Recommended Age, Grade, and Reading Levels
- Age: 12 to 18
- Grade: 7 to 12
- Reading age: 13 to 18
When fifteen-year-old Elizabeth finds an antique doll in a garage sale, she thinks it would be a good gift for her dad who's about to ship out for Afghanistan. She doesn?t realize that the doll might be a missing (and very valuable) historical artifact. With the help of Evan, the cute guy who works at the local used bookstore, Elizabeth discovers that the doll is THE soldier doll: the inspiration for a famous World War I poem. Elizabeth becomes the newest link in an epic history of more than a century of war, her story ingeniously interwoven with a cast of characters who we follow from World War I to Nazi Germany in the 1930s, a Czech concentration camp during World War II, Vietnam in 1970, and the aftermath of September 11th.
About the author
Jennifer Gold is a lawyer and mother of two and the author of the YA novels Soldier Doll and Undiscovered Country. A history buff, she also has degrees in psychology, law, and public health. She lives with her family in Toronto.
A small wooden doll links tales of wartime tragedy and tenderness across the 20th century and into the 21st. As told in flashbacks within a present-tense frame story, the doll is first given as a keepsake to a British Tommy by his sweetheart, Meg, in 1918. When he is killed at Ypres, a Jewish German soldier finds it, passing it decades later to a child in Terez?n. Years after, the American son of a Prague war orphan carries it to Vietnam. He gives it to a village child, and she, to her Canadian son?who marches off to Afghanistan in the wake of 9/11, leaving it behind to be found in a Toronto yard sale in 2007 by Elizabeth, teenage daughter of an engineer about to depart for Afghanistan. In each era, the figurine's owners, family, friends and adversaries come across as distinct characters, with well-defined lives and motives. Along with penetrating insights into the feelings of those who went to fight, stayed behind or just became victims of circumstance, Gold supplies enough historical background to give readers an understanding of the complex events and rationales that drove each war. Some of the violence is joltingly explicit, and ultimately, Elizabeth has a devastating loss of her own to suffer, but her involvement with the doll leads to a final scene of both resolution and comfort. A memorable debut, both timely and universal in its themes.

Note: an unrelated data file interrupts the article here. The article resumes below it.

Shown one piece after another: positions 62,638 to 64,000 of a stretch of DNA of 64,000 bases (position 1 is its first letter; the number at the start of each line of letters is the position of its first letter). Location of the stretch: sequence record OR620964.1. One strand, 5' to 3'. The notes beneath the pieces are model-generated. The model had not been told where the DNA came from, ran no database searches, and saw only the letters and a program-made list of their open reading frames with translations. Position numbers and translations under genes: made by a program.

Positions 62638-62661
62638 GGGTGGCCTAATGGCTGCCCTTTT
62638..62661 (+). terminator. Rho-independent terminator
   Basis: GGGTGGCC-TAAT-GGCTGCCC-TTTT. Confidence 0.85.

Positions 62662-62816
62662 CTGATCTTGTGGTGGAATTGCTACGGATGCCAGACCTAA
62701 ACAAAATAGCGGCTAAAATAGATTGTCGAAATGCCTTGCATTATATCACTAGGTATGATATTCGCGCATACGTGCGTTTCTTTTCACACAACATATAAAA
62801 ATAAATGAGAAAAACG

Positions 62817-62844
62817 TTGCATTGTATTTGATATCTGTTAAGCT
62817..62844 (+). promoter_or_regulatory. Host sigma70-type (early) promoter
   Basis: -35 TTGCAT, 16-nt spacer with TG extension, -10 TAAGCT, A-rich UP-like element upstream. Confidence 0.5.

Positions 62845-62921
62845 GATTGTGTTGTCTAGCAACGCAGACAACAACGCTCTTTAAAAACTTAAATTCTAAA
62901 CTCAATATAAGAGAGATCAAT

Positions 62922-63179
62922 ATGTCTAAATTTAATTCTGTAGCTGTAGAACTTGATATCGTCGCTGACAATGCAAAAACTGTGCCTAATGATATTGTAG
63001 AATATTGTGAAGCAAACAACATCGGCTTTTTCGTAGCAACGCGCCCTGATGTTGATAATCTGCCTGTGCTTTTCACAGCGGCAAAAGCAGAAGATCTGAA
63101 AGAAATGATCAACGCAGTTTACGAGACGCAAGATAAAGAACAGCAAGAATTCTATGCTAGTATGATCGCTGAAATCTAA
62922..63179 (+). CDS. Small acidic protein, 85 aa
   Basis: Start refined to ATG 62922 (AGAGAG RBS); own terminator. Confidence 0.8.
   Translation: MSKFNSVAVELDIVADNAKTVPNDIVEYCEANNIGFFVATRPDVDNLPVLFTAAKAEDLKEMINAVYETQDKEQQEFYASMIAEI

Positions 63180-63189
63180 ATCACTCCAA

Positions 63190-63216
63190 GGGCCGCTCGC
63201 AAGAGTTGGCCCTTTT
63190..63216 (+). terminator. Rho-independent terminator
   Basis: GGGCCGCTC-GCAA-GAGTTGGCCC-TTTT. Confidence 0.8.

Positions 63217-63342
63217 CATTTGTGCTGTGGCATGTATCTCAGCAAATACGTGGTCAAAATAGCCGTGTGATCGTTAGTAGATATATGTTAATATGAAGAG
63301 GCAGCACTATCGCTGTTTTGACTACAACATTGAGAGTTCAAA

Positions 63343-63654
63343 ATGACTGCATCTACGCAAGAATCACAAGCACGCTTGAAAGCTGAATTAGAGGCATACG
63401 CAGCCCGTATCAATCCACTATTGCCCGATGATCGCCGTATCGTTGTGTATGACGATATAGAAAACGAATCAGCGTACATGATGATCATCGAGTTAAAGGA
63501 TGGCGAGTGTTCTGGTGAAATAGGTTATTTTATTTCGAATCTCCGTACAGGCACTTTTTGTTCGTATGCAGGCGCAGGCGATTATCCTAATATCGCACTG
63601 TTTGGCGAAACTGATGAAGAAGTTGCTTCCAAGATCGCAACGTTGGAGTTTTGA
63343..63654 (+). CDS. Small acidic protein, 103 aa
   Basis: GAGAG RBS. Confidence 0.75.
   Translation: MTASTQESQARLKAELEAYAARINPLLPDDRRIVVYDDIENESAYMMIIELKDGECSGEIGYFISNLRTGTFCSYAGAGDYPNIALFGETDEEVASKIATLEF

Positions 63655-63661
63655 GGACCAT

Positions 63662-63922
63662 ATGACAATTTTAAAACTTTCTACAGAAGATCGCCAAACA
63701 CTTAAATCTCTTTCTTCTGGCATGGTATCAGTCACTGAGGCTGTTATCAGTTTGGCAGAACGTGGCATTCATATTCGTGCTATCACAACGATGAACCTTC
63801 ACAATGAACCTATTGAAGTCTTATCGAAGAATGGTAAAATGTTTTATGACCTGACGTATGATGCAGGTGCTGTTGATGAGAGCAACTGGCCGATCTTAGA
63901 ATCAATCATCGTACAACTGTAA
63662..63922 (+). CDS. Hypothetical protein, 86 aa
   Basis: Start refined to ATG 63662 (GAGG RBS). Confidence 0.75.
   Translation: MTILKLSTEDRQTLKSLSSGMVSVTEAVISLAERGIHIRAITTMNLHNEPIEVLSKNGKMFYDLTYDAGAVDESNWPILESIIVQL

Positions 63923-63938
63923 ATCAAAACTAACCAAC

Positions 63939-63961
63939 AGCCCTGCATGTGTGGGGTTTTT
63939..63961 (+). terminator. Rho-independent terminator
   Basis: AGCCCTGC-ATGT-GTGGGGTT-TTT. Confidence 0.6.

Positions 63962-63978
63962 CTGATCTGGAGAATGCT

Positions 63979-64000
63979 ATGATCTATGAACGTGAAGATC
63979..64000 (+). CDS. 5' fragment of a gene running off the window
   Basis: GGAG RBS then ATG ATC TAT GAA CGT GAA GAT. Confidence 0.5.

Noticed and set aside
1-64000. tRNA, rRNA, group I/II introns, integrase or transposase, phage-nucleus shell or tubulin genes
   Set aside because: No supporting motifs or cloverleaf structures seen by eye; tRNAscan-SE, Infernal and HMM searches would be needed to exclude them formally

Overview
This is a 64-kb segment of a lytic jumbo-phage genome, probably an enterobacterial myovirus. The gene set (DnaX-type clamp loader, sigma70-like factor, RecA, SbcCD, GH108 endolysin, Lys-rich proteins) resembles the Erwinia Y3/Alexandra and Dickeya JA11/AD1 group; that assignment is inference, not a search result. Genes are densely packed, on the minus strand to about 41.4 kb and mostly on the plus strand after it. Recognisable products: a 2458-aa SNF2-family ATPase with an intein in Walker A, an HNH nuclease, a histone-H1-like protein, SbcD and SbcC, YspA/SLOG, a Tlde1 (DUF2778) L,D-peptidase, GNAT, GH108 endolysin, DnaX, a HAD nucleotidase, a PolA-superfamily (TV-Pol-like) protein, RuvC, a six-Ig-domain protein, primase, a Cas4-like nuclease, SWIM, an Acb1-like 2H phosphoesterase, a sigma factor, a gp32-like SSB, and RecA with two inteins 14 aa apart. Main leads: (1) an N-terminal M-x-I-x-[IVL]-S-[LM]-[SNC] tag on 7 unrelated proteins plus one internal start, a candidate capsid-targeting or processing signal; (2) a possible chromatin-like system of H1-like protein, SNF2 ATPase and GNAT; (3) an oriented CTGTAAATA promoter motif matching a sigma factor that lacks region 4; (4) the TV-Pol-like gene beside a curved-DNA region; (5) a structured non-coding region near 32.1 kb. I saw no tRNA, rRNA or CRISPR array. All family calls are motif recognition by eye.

Kirkus Reviews, January 29, 2014